Iceverge

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  1. No idea if that’s the right term. Just seemed appropriate. Beautiful house BTW
  2. Hi Geoffrey, How thick are the walls? I had a quick peruse of this paper. https://www.historicenvironment.scot/archives-and-research/publications/publication/?publicationId=16d0f7f7-44c4-4670-a96b-a59400bcdc91 They measured old stone and rubble walls in situ . I didn't read too deeply but it suggests a conductivity of about 0.72 W/mK although they varied to about double this ( I suspect for walls with higher levels of dampness). If you were confident your walls could be kept dry and were say 600mm thick could you expect a U value of 1.2W/m2 K. Well short of the regs but maybe with very high levels of floor and roof insulation, good air-tightness and triple glazed windows you could create a very comfortable home with your exposed stone walls. Failing that, externally insulating would work nicely and allow you to run all your services from the outside-in avoiding conduit or pipes showing inside. If there was no proper footings, insulation wings as shown joining to the external insulation would do the trick. Jonathan
  3. I'm still not 100% as to the layout of your site but on reflection would my plans be inline with what you were imagining?
  4. Hi Bob, Here are our plans. This was the final of many iterations but the fundamentals were. 1. Simple rectangular shape - Cheapest, easiest to build, easiest to make airtight. Less insulation needed as less m2 wall per m2 floor. 2. Water + wet rooms all grouped in one corner. Cheapest, less pipe runs, less waste pipe runs. 3. (almost) All rooms with at least 2 windows to allow for a natural light + cross ventilation etc. 4. Old age proof - Living room can be converted to bedroom and we will have level threshold access ( as per regs ) and an accessible shower room/toilet downstairs. 5. Hip roof to ease the insulation of the eaves and provide a large overhang of the walls. 6. A realistic view of the total number of rooms we'd need and minimising the floor area and house size to this requirement. 7. A balanced handsome exterior. ( although beauty is in the eye of the beholder!) 8. No unnecessary complications. I'll have a quick blast of sketchup and see what I can come up with.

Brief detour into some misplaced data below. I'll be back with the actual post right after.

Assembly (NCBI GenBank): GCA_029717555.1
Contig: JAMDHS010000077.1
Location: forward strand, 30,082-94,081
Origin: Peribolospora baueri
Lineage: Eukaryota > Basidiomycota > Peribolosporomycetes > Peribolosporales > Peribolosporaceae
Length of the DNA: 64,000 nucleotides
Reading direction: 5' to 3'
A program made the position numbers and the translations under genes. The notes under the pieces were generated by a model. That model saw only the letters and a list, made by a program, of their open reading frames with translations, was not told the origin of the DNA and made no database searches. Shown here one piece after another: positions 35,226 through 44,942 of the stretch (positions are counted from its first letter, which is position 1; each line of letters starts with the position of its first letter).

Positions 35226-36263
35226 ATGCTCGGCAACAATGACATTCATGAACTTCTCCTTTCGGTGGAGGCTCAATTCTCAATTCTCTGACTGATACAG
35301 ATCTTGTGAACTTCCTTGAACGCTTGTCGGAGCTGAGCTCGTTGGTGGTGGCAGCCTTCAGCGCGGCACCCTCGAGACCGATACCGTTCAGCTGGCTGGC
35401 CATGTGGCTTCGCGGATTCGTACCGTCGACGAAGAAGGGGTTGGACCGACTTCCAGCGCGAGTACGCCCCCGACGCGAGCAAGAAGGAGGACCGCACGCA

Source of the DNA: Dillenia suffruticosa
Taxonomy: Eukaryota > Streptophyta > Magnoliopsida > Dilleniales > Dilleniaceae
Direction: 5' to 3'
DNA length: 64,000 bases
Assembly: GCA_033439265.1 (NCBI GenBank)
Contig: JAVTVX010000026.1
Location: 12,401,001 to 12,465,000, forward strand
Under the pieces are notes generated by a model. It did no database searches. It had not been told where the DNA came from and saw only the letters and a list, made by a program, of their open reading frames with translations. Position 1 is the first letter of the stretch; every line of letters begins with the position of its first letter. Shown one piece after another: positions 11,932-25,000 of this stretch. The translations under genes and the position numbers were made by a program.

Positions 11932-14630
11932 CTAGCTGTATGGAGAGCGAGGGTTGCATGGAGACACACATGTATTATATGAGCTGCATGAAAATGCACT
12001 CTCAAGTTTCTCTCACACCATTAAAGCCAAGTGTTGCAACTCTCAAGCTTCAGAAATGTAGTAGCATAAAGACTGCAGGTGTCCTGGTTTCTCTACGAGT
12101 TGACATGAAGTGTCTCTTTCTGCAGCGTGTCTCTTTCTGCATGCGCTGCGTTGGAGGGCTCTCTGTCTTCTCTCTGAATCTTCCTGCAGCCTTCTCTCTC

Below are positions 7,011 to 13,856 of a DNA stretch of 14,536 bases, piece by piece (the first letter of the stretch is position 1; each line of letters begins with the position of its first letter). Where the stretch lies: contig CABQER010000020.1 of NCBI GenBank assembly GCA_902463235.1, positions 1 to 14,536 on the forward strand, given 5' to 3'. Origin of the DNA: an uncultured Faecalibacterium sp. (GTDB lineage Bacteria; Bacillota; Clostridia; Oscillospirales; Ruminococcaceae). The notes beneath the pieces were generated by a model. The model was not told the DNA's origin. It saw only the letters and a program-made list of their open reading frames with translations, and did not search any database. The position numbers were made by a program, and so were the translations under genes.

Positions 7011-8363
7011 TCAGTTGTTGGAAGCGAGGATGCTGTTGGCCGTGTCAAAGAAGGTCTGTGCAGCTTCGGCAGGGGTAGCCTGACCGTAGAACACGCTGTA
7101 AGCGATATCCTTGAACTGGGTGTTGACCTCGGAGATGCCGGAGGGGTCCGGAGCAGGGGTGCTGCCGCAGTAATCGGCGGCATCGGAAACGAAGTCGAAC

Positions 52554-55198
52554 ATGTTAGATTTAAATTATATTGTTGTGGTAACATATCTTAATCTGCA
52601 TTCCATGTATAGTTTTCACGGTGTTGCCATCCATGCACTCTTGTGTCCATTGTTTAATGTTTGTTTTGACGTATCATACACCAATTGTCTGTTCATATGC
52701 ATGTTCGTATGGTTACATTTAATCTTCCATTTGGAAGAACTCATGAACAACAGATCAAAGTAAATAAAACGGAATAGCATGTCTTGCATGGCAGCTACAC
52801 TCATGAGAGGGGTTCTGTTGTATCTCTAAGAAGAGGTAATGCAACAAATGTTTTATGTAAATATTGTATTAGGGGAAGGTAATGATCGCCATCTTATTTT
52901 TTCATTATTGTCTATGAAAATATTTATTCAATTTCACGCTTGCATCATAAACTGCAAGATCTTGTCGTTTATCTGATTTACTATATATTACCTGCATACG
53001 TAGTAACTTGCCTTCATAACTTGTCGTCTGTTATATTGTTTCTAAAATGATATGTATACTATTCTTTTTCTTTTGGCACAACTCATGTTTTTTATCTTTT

5. Hi @Amateur bob, What a lovely opportunity. We are in a similar situation in Ireland, currently at first floor level. For reference price wise, we are expecting to pay our builder €230k for taking the house from a field through to pre final interior fit-out for a similar sq meterage. I don't think your build only price is unrealistic given the £/€ rate and the fact you can reclaim VAT in the UK. I did pay a lot of attention to value (amateur)engineering the project however. Obviously profession fees/levies and final fit out will all add up. Couple of questions. 1. What is the maximum ridge height likely to be acceptable to the planners? 2. Is this likely to be a lifetime home? 3. How many bedrooms do you need ? 4. What direction from the house is/are (i) The Farmyard (ii) The nicest Views (iii) the access road 5. Is the farm dirt likely to be earthy or somewhat smellier?!! 6. Will you require a room that could be used as a farm office/study? 7. How proximate are your neighbours? I'll see if a similar house design to ours (below) could be adapted if you like..................................... Cheers, Iceverge
  6. Passive House Mag has a article on this, https://passivehouseplus.ie/magazine/new-build/ireland-s-largest-passive-house-scheme-shows-way-to-nzeb Their quote about the hollow (cavity) blocks was " The use of single leaf walls of hollow blocks – which use some 30 to 40% less concrete than a comparable solid block, and are relatively quick to build with " I assume that as it was commercial development the cost was a deciding factor. Another thing that sprung to mind was the reduced weight of the walls, approx 454kg/m2 for 1m2 of block on flat vs 264kg/m2 for hollow blocks. This could bring savings by reducing the foundations needed.